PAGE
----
From the Word of Faith to the World of the Faithless

From the Word of Faith to the World of the Faithless

In my first semester of Seminary studying theology at Oral Roberts University, I sat in the chapel service led by President Richard Roberts. After the music stopped, he stood up and boldly proclaimed, “Your mind is the enemy of the Holy Spirit. If you want to experience God, you need to stop thinking. don’t be like one of those dead-in-faith seminary professors in the back whose theology destroys genuine faith.” That was the gist of his message and I sat there appalled. I remember thinking, “did he seriously just criticize everyone sitting here in the back of the room? Did he just call some of the most wonderful godly men I knew “dead in faith” because they used their mind? What I came to understand was that the Pentecostal/Charismatic brand of “Word of Faith” demands the rejection of the mind, abandonment of reason, and an embrace of the purely emotional as the source of truth.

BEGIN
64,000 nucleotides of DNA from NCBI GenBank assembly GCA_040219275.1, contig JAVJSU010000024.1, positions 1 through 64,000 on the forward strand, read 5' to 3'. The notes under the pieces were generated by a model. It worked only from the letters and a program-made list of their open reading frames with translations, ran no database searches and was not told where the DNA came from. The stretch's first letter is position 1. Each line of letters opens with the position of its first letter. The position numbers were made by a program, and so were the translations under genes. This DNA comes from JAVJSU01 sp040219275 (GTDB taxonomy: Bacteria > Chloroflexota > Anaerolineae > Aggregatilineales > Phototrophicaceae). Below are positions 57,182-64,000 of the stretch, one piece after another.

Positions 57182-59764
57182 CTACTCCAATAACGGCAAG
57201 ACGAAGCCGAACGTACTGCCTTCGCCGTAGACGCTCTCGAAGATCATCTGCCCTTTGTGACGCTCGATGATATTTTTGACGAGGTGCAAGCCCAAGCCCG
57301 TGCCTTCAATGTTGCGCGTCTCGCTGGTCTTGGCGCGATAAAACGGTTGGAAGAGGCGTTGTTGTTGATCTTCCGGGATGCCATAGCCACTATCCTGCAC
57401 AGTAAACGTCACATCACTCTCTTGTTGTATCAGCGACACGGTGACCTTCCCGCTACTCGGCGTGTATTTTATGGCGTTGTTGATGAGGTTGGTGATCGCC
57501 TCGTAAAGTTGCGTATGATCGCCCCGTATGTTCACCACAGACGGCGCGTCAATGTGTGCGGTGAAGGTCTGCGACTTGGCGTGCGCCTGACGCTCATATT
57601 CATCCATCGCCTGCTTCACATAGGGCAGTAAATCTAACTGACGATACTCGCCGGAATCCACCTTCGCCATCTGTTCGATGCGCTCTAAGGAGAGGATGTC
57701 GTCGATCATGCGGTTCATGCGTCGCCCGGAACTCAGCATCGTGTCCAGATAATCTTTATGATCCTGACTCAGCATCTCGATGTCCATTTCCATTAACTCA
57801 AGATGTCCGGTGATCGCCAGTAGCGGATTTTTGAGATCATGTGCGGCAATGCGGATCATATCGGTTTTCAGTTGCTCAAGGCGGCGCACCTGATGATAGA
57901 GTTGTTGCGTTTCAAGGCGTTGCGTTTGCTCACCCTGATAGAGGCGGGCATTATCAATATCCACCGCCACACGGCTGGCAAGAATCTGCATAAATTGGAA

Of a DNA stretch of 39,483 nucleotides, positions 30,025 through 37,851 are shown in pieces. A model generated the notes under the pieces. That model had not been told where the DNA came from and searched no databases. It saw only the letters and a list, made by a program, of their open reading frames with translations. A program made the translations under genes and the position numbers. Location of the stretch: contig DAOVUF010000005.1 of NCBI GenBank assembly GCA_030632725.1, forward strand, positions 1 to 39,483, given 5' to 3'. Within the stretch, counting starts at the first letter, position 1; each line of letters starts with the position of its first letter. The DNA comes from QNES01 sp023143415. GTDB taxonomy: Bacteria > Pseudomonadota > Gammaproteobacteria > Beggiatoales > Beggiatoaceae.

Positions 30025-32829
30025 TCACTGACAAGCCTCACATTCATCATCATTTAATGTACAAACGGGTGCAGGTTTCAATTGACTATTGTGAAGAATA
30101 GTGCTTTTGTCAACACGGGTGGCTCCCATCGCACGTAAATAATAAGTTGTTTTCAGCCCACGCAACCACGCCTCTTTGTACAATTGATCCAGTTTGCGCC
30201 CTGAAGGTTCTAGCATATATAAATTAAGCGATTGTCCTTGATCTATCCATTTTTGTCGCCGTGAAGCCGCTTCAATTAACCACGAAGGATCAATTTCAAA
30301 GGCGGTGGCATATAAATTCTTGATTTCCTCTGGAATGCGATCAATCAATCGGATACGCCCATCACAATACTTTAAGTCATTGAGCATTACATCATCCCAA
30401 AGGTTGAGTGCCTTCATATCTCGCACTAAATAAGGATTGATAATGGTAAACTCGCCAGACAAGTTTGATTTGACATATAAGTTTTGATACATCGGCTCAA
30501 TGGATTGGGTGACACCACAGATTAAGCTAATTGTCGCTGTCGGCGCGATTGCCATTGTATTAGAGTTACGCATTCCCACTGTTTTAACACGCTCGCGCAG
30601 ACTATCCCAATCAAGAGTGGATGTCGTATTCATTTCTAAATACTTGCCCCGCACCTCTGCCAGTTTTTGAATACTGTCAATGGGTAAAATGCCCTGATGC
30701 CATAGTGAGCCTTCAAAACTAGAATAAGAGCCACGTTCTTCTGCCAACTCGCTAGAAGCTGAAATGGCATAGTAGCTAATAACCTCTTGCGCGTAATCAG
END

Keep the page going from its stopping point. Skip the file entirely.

Now before you tune out, give me a chance to demonstrate the truth of my observation from a recent story of a Pentecostal pastor who transitioned from what I am calling the Word of Faith to the world of the faithless. The NY Times published a story, From Bible-Belt Pastor to Atheist Leader, featuring the story of Jerry DeWitt. His background of how he came to faith is described as below:

DeWitt grew up in the church, but it was only at 17, after being “saved” during a weekend visit to Jimmy Swaggart’s church in Baton Rouge, that he became a passionate Christian. Weeks later he spoke in tongues for the first time. Soon after that, sitting in church, he heard his pastor call on him to deliver a homily. Terrified, he asked if he could have a few minutes to pray for guidance. He stepped to the pulpit with his finger on a passage from the Gospel of Mark, and spoke for 15 minutes on the “seed of David.” The crowd loved it. “It was the biggest high I’d ever had,” he told me. “I knew right then that preaching was what I wanted to do with the rest of my life.” He married a local girl at age 20, and two weeks after the wedding, he received an invitation to speak at a camp meeting in Lucedale, Miss. There he preached to overflow crowds of whooping Pentecostals who were speaking in tongues.

This is not an unusual story in the Word of Faith movement. A man or woman has a personal encounter with God and they become anointed as ministers—no training, no education and no study of the Bible is necessary (and it is actually shunned). For DeWitt, his simple passion and feelings were the evidence that he is chosen by God to preach. He was no charlatan. He really believed what he experienced was real. He was just genuinely deceived by his own desire to be in power: